Dieser Beitrag enthält Werbung – advertising.
On New Year’s Eve I went to the final casting call of 1942, the last opportunity I’d have to say I was in something that year that didn’t involve wearing a mask, a fur suit, or hawking kitchen products at the Lions Convention. I was trying out for a new musical called You Bet Your Life, which, thankfully, had nothing to do with the Germans. …
I was dismissed at ‘too much personality’.
I was used to rejection, but my dismissal from You Bet Your Life didn’t just signify another lost part in another bad show; it meant I’d officially hit rock bottom. I hadn’t been cast in anything in six months. Not only was it time to consider another career, I was going to be kicked out of my boarding house, an establishment that only offered low cost rooms to working actresses. If that wasn’t enough to put the sour on my puss, the love of my life had shipped out the month before after deciding the navy had more to offer him than I did.
On the bright side, I had a day job. I worked at McCain & Son, a small detective agency located at Fifth and East Thirty-eighth, a spit from Broadway.
from: The War against Miss Winter
The Wild Life at the Home Front
Do you remember Nick and Nora?
(Nick and Nora Charles, the immortal couple, played by William Powell and Myrna Loy, the private eye and the rich heiress based on the novel „The Thin Man“ by Dashiell Hammett.)
When reading about Rosie Winter I cannot help but visualizing her as Nora Charles resp. Myrna Loy. Her way to speak, her attitude, her cuteness, her determination – all is so very like Nora resp. Myrna.
However, Rosie Winter is no rich heiress.
Concerning the crime novel there is indeed a private eye married to a rich heiress. Rosie is working for the private eye, however, her boss is murdered at the very beginning of the series. His wife wears black, but is ice cold and ruthless. Meaning that not only any work as actress is out of scope for Rosie, but also her day job vanishes into thin air.
At first I have to appreciate that once more a cat appears. It’s the private eye’s cat, named Churchill, finding a new home at Rosie’s room at the boarding house that Rosie shares with her best friend Jayne. … and sometimes Churchill stops demolishing his new home, but acts with the wisdom of cats.
We are in 1942 and WWII gains momentum even in New York. Rosie Winter is an actress and manages to scrape through from show to show – no leading parts. To make her living she works in that day job at the privat eye until she finds him hanging in his office. While trying to earn some money from the mourning widow by tidying up the office and the files she learns about a new client and steps in. … and so she gets involved in the murder case.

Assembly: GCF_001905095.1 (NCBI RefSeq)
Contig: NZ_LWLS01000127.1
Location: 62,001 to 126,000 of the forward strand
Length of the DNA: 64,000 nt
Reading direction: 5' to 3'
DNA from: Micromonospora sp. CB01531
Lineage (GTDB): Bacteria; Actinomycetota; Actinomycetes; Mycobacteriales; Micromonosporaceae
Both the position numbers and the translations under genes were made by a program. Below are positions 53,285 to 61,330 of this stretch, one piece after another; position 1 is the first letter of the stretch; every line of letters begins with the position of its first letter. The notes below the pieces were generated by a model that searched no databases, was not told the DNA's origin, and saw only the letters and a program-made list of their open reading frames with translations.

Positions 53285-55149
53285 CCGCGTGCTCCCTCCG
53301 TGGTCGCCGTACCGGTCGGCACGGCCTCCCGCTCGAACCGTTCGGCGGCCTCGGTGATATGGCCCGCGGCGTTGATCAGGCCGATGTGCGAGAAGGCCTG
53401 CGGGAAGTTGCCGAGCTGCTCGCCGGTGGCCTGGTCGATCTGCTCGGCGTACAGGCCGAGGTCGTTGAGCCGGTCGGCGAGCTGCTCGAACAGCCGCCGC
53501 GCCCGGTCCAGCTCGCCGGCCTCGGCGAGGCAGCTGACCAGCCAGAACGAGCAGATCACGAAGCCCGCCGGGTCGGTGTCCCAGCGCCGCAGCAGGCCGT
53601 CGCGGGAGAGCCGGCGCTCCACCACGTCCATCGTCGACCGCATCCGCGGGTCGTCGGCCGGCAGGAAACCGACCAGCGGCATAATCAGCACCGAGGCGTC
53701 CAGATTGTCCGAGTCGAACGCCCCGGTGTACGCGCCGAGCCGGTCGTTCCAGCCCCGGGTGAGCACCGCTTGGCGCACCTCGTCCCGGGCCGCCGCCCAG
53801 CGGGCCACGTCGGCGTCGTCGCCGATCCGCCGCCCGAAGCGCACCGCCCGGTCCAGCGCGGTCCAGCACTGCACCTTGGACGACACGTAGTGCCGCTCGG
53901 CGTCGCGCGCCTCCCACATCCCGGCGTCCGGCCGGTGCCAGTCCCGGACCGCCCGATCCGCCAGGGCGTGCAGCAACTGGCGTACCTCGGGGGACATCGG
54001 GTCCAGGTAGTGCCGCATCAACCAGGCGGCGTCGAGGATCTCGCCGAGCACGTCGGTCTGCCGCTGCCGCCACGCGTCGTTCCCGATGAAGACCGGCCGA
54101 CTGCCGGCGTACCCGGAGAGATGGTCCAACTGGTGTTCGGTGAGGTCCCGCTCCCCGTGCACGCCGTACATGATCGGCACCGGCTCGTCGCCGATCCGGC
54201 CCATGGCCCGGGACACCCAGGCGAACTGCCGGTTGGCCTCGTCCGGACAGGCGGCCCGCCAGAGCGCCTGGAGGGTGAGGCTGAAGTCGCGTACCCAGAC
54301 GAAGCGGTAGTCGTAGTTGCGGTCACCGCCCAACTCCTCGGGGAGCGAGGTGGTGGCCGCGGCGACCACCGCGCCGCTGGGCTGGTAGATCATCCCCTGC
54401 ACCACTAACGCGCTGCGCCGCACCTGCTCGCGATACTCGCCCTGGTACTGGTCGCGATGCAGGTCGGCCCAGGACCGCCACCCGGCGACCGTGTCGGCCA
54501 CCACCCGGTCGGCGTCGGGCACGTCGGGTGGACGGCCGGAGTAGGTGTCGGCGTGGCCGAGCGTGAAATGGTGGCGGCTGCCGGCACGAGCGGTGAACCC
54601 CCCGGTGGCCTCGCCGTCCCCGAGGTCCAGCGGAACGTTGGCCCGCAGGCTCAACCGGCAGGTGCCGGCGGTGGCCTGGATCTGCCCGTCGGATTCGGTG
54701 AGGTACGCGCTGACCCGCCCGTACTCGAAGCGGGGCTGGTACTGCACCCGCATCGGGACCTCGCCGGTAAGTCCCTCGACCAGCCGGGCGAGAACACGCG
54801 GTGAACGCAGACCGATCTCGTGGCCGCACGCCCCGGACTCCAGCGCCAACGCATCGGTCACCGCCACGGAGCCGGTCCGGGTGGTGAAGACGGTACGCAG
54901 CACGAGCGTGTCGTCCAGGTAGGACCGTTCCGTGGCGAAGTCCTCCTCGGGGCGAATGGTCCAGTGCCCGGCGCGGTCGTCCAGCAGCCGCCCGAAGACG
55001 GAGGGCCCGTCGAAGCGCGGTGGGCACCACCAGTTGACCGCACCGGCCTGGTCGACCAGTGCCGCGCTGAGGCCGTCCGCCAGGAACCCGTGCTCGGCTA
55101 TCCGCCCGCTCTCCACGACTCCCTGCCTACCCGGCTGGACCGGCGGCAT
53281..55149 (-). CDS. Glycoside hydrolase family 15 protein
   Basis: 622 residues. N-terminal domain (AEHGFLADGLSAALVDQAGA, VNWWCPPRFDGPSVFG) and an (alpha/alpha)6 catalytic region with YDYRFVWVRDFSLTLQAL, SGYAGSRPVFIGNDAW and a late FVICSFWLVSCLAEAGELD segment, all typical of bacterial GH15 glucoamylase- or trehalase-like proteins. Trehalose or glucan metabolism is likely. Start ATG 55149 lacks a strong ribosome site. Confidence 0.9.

The case is entangled in the theatre world and Rosie assisted by her best friend Jayne cuts her way through the jungle where too many actresses and chorus girls and directors and writers … try to pursue their careers. Finally even Rosie finds an engagement which turns out foul because of the murder case.
The murdered private eye wasn’t a choirboy only investigating unfaithful husbands and wives. He had also connections to criminals and worked for them. So maybe one of these special clients wanted to clear some unfinished business and a dead private eye remained.
In her personal life Jayne, Rosie’s ally anytime, is seeing a leading figure of the Mob. The Mob is involved in everything as it seems, also in theatre and arts. Maybe also in some investigations of the private eye concerning the Broadway milieu which then led to murder.
At the end the police proudly presents a solved murder case, however, the cops didn’t do anything. If Rosie hadn’t …
All these twists and turns remind me of a screwball comedy – with murder as the cherry of the cake. These witty dialogues have made their way into the crime series and it’s a pleasure to read the novels.
When regarding the further novels of the series speed and dynamics just stay. The theatre universe doesn’t change and there are new challenges of investigative nature. Rosie and Jayne depart for the South Pacific to entertain the fighting forces … and com back. Time and again they stumble over murder cases and treason in wartime.
Along the way Rosie tries to find her love of her life, who is MIA (missed in action) in the Pacific region. Of course she finds him, but a real happy end … WWII finally got its impact on Rosie.
Always have in mind that the novels were created more than 60 years after WWII.